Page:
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New Zealand Journal of Forestry (1984) 29(2): 225–248
©New Zealand Institute of Forestry

Research article
New Zealand's exports of logs and sawntimber to Japan

R. Fenton

Exports of logs from New Zealand to Japan began in 1958 and of sawn squares over 160 mm thick, in 1967. In 1972 sales represented about 25% of total roundwood removals; they dropped to about 10% in 1982. The margin per m3 of sawn squares over logs dropped from about 50 to 30% from 1968 to 1982. There is no such margin for competing U.S. hemlock. Real prices in Japan of all softwood log and large-sawn imports have dropped at generally similar rates since 1972. Larch logs from U.S.S.R, have supplanted radiata pine as the cheapest softwood since 1974.

The past basis of marketing — minimum effort and cost through the major trading companies — of salvage or often of poor logs (sawn in Japan and sold ungraded) was effective, in the sense of being profitable, as there was a sufficient market for the material. Although over 75% of all other softwoods are used in construction, over 75% of radiata pine is used for packaging. Lack of grading and seasoning may prevent any improvement, and there are no prospects for increased sales in Japan from the expanded afforestation programme, unless the timber is graded. If grown here and graded in Japan, total sales would be restricted by the need to dispose of the 50%+ of low-grade timber produced from New Zealand raw material.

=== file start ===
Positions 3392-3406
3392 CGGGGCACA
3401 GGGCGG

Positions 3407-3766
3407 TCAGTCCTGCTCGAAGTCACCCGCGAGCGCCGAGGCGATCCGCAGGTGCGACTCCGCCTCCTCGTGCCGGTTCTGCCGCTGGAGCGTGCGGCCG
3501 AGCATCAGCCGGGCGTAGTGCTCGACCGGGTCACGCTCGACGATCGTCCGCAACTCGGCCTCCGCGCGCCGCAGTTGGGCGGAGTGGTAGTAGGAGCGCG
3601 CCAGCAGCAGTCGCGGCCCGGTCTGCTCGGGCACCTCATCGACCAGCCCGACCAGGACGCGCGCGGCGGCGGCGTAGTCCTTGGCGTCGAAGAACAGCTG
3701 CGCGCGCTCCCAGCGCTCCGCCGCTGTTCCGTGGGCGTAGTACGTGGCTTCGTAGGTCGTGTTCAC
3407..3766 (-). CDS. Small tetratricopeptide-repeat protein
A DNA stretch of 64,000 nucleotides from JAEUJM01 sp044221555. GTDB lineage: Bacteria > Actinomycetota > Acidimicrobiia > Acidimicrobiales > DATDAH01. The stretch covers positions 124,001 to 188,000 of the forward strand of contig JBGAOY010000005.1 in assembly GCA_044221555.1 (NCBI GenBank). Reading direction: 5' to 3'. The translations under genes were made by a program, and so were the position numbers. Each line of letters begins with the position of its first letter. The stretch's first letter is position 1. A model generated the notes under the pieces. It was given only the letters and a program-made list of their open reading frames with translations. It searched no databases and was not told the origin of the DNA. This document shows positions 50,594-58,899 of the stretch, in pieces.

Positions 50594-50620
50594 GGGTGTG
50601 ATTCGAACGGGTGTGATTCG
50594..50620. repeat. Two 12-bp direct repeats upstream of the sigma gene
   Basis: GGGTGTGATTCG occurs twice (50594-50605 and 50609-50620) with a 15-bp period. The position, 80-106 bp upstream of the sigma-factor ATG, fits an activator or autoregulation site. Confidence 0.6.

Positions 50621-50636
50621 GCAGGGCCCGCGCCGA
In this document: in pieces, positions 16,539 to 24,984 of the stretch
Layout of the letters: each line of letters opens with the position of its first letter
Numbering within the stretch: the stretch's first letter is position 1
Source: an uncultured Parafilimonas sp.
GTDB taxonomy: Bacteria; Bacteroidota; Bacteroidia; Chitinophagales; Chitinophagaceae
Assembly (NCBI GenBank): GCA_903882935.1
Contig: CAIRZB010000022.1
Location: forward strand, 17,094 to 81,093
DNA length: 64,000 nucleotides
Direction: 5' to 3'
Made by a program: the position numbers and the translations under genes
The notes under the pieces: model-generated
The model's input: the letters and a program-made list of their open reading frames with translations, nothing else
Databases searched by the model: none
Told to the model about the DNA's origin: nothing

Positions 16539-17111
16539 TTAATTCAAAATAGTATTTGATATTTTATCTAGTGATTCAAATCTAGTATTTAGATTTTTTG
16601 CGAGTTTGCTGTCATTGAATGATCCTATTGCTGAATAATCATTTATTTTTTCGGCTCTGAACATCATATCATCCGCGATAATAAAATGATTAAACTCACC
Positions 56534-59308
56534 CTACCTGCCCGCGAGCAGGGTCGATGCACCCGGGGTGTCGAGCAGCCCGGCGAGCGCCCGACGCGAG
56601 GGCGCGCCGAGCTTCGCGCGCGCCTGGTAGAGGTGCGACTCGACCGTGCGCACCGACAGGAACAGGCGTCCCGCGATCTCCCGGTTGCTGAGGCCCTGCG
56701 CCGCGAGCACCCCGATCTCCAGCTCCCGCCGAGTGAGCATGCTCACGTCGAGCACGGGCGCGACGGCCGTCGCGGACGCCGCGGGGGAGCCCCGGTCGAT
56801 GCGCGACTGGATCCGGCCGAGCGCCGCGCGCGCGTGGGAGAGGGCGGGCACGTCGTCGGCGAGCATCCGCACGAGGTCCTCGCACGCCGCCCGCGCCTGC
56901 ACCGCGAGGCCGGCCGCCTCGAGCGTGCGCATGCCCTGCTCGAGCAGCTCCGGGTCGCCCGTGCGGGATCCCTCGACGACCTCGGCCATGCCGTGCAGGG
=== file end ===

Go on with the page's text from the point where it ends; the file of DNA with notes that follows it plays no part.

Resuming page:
Research is needed now on the returns from selective cross-cutting; on sawing short-length logs and on the export framing grade potential of the new crop stands. Much more specific information on plantation quality is required, while marketing has to be fundamentally changed.

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